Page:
A court in Pakistan has ordered that a British-born Islamist militant charged with the 2002 kidnapping and murder of the Wall Street Journal reporter Daniel Pearl should be freed, his defence lawyer has said.
Ahmed Omar Saeed Sheikh was sentenced to death in 2002 for masterminding Pearl’s murder but the conviction was overturned this year. He has been in jail ever since awaiting the outcome of a series of appeals and legal arguments.
Sheikh’s role in the murder of Pearl has long been disputed. The 47-year-old is known to have been involved in the kidnapping of the journalist, who was investigating al-Qaida in the southern Pakistani city of Karachi when he disappeared in January 2002, but is thought not to have taken part in his killing.
In April the high court of Sindh province found that the murder charge had not been proven, but upheld a seven-year jail sentence for kidnapping. Three other people sentenced to life in prison for their role in the plot were acquitted. The decision stunned the US government, Pearl’s family and journalism advocacy groups.
Sheikh’s conviction was showcased by Pakistan as proof of its commitment to the US-led war against terrorism, launched after the 9/11 attacks in 2001 that killed 3,000 people in New York and Washington.
Pearl’s murder, which was filmed and the video posted online, may instead have been carried out by Khalid Sheikh Mohammed, the key organiser of the 9/11 attacks, who is being held at Guantánamo Bay in Cuba.
In 2007, US officials said Mohammed, who was systematically tortured after his arrest in Pakistan in 2003, had confessed to personally killing Pearl during a military hearing at Guantánamo Bay.
The Sindh high court’s release order overturns a decision by Pakistan’s top court that Sheikh should remain in custody while Pearl’s family appeal against the acquittal.
Sheikh’s lawyer, Mehmood Sheikh, called for his client to be released immediately.
Faisal Siddiqi, the Pearl family lawyer, said Sheikh would be freed until the appeal was completed but would be returned to prison if the family was successful in overturning the acquittal.
There are separate appeals against the acquittal by the government and Pearl’s family, a process that under Pakistani law could take years. The government has opposed Sheikh’s release, saying it would endanger the public. The supreme court will resume its hearing on 5 January.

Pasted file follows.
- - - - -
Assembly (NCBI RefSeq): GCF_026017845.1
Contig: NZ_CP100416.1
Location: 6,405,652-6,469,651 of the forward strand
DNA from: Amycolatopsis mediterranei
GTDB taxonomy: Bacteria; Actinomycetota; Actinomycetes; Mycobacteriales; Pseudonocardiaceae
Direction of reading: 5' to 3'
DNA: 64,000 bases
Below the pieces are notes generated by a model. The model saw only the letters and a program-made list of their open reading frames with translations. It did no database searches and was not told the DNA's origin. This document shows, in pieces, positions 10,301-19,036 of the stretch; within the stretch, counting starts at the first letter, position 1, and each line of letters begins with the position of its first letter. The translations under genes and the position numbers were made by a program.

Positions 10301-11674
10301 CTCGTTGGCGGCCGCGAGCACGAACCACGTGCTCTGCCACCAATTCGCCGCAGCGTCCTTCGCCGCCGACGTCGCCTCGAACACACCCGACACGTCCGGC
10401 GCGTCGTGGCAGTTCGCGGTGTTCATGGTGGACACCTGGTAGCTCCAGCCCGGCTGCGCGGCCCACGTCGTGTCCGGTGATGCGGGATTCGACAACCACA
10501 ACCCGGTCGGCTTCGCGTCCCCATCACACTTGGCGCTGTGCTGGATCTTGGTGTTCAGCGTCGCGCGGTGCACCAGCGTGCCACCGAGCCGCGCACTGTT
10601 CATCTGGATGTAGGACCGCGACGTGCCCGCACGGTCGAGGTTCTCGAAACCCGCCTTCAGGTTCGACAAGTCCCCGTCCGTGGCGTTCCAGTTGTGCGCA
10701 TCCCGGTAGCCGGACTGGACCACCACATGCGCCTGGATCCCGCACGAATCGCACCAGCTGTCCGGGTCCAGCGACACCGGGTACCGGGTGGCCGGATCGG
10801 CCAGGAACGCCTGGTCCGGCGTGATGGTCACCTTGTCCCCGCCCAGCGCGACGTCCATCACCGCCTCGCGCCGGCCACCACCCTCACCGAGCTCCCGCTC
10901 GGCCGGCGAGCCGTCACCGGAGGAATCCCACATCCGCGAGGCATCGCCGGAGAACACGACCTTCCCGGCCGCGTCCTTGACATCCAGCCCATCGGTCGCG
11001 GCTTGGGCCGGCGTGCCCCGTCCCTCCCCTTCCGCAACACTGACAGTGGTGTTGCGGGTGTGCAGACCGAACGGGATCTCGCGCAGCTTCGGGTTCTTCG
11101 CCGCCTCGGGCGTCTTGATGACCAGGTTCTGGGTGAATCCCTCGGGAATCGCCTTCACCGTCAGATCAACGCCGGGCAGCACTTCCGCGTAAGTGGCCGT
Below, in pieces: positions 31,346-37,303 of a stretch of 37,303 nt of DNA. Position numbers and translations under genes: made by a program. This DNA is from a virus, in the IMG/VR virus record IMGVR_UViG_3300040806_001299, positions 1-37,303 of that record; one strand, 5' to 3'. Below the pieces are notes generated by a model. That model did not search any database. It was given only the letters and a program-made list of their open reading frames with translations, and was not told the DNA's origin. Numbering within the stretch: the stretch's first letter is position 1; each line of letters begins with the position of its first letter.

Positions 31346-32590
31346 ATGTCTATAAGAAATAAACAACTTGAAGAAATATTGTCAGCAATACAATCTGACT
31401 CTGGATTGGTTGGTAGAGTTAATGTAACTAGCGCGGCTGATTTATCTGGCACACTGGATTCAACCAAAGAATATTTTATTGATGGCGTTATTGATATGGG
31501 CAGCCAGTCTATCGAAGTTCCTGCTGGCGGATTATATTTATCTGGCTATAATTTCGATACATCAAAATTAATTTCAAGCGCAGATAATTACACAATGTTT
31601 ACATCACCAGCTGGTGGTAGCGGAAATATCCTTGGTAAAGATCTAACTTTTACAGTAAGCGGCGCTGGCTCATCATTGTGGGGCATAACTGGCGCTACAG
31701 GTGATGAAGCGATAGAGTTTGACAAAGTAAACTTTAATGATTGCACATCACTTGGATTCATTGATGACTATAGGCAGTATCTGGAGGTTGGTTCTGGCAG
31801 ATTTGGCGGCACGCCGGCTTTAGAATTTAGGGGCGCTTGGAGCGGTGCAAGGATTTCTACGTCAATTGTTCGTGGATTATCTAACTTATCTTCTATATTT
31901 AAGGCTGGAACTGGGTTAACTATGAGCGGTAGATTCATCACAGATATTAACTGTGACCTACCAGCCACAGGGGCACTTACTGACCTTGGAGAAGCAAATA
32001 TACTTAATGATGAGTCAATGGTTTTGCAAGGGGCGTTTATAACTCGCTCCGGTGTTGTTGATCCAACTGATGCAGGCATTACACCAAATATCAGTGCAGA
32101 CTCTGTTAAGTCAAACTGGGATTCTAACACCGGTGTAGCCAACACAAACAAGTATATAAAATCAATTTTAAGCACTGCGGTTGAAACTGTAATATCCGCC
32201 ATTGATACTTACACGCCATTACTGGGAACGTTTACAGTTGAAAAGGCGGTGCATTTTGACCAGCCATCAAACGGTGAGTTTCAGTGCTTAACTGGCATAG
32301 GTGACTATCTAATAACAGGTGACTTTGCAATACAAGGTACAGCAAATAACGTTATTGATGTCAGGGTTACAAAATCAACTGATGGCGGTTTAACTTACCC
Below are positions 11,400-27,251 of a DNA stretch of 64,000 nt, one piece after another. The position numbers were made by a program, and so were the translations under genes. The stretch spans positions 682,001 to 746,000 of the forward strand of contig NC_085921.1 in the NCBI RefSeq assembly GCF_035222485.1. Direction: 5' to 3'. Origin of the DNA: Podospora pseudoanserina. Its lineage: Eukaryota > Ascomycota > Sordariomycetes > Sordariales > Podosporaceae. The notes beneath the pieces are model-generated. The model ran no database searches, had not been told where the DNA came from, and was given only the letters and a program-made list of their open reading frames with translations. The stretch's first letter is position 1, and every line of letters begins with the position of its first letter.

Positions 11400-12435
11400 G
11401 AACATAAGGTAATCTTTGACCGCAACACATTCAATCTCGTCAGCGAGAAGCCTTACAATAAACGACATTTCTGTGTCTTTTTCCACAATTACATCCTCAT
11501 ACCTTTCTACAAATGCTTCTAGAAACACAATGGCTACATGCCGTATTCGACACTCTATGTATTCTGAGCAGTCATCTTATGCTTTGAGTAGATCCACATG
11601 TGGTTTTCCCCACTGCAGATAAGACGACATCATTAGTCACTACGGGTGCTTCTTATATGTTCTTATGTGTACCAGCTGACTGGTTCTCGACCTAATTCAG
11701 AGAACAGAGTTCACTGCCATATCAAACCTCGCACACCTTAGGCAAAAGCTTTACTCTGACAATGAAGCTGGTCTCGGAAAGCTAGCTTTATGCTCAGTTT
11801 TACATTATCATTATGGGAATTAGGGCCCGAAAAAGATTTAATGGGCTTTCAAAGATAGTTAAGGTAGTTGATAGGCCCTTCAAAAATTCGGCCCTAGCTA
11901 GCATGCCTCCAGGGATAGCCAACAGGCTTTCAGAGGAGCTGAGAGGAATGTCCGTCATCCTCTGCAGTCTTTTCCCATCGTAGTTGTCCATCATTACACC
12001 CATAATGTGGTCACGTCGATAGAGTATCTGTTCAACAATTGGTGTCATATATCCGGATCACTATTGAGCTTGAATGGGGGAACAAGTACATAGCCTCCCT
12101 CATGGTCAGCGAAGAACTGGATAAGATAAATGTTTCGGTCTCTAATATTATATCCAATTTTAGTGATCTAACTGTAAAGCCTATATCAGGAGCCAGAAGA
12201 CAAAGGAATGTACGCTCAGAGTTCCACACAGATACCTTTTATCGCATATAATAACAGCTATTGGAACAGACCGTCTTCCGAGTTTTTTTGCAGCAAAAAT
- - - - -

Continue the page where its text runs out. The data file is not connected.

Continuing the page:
Sheikh grew up in east London and was educated at a private school where he gained a reputation for being unruly. The son of a prosperous Pakistan-born businessman, he briefly studied at the London School of Economics before dropping out to join an organisation coordinating relief efforts for Muslims during the Bosnian war.
Radicalised by his experience in the Balkans, Sheikh travelled to Pakistan where he joined an extremist group. After several months training in camps in Afghanistan, Sheikh was sent to India to kidnap tourists to secure the release of a senior militant imprisoned there.
Captured in a police raid, he was imprisoned in India but was released when extremists hijacked an Indian Airlines plane in 1999, and he travelled back to Pakistan.
Sheikh set a trap for Pearl in the first days of January 2002, though his exact motives are unclear. He eventually gave himself up to civilian authorities after Pearl’s death.
According to an authoritative investigation and a 100-page report researched over several years by staff and students at Georgetown University, Pakistani authorities knowingly used perjured testimony to pin the act of murder on Sheikh and his three co-conspirators to achieve a rapid conviction.
“While the four were involved in the kidnapping plan and certainly were culpable, they were not present when Pearl was murdered. Others who were present and actually assisted in the brutal beheading were not charged,” the report concluded.
The kidnapping and eventual execution of Pearl involved three sets of militants, the investigators found: one, led by Sheikh, to abduct the journalist; a second, which kept him prisoner in a home on the outskirts of Karachi; and a third, comprising senior figures in al-Qaida, which killed him.
The decision to murder Pearl was taken by Saif al-Adel, an Egyptian militant who was very influential within al-Qaida but virtually unknown to others at the time. Adel is now regarded as one of its most effective operators and is considered a potential successor to Ayman al-Zawahiri as leader of the organisation.
The Georgetown investigation revealed that US investigators had found that the pattern of the veins in the hand seen beheading Pearl in the video of his murder closely resembled those seen in images of Khalid Sheikh Mohammed’s hands. The investigators concluded that the al-Qaida extremist had killed the journalist.
The report also found that most of those involved in the crime had escaped justice. Several were killed in clashes with Pakistani security agencies, and one was shot dead by four unidentified men on motorbikes in 2009. Several of the guards who kept Pearl imprisoned, including one who held him down during his execution, have never been fully investigated by Pakistani authorities.
Others have served short prison sentences for other crimes but have never been charged for their roles in Pearl’s murder.
Authorities in Pakistan were embarrassed both by Sheikh’s involvement with a series of Pakistan-based extremist groups prior to the kidnapping of Pearl, and the extensive role of such organisations in the detention and murder of the journalist. Many Islamist extremist factions in Pakistan have received extensive support from the country’s security services over decades.